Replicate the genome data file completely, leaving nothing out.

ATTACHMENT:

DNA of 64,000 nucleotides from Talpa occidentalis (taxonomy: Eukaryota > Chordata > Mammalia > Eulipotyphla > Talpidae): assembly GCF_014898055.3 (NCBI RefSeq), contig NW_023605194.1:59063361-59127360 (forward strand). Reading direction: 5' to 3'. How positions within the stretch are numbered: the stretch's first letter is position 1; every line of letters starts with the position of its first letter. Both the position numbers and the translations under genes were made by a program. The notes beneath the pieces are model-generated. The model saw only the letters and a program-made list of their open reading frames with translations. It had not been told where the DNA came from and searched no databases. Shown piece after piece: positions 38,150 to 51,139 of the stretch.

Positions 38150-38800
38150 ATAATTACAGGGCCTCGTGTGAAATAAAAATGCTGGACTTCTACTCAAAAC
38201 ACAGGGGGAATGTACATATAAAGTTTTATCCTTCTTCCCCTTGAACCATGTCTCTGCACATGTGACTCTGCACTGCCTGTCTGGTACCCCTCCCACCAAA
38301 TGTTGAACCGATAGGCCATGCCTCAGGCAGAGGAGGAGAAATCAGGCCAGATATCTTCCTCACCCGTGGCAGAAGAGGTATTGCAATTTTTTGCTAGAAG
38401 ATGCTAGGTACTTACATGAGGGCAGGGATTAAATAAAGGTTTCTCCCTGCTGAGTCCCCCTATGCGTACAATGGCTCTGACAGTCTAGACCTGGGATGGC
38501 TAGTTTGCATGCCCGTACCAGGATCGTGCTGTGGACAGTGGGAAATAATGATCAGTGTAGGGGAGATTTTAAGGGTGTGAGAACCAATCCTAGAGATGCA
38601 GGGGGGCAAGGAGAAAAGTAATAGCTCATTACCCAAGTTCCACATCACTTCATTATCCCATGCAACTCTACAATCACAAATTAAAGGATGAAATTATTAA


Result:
DNA of 64,000 nucleotides from Talpa occidentalis (taxonomy: Eukaryota > Chordata > Mammalia > Eulipotyphla > Talpidae): assembly GCF_014898055.3 (NCBI RefSeq), contig NW_023605194.1:59063361-59127360 (forward strand). Reading direction: 5' to 3'. How positions within the stretch are numbered: the stretch's first letter is position 1; every line of letters starts with the position of its first letter. Both the position numbers and the translations under genes were made by a program. The notes beneath the pieces are model-generated. The model saw only the letters and a program-made list of their open reading frames with translations. It had not been told where the DNA came from and searched no databases. Shown piece after piece: positions 38,150 to 51,139 of the stretch.

Positions 38150-38800
38150 ATAATTACAGGGCCTCGTGTGAAATAAAAATGCTGGACTTCTACTCAAAAC
38201 ACAGGGGGAATGTACATATAAAGTTTTATCCTTCTTCCCCTTGAACCATGTCTCTGCACATGTGACTCTGCACTGCCTGTCTGGTACCCCTCCCACCAAA
38301 TGTTGAACCGATAGGCCATGCCTCAGGCAGAGGAGGAGAAATCAGGCCAGATATCTTCCTCACCCGTGGCAGAAGAGGTATTGCAATTTTTTGCTAGAAG
38401 ATGCTAGGTACTTACATGAGGGCAGGGATTAAATAAAGGTTTCTCCCTGCTGAGTCCCCCTATGCGTACAATGGCTCTGACAGTCTAGACCTGGGATGGC
38501 TAGTTTGCATGCCCGTACCAGGATCGTGCTGTGGACAGTGGGAAATAATGATCAGTGTAGGGGAGATTTTAAGGGTGTGAGAACCAATCCTAGAGATGCA
38601 GGGGGGCAAGGAGAAAAGTAATAGCTCATTACCCAAGTTCCACATCACTTCATTATCCCATGCAACTCTACAATCACAAATTAAAGGATGAAATTATTAA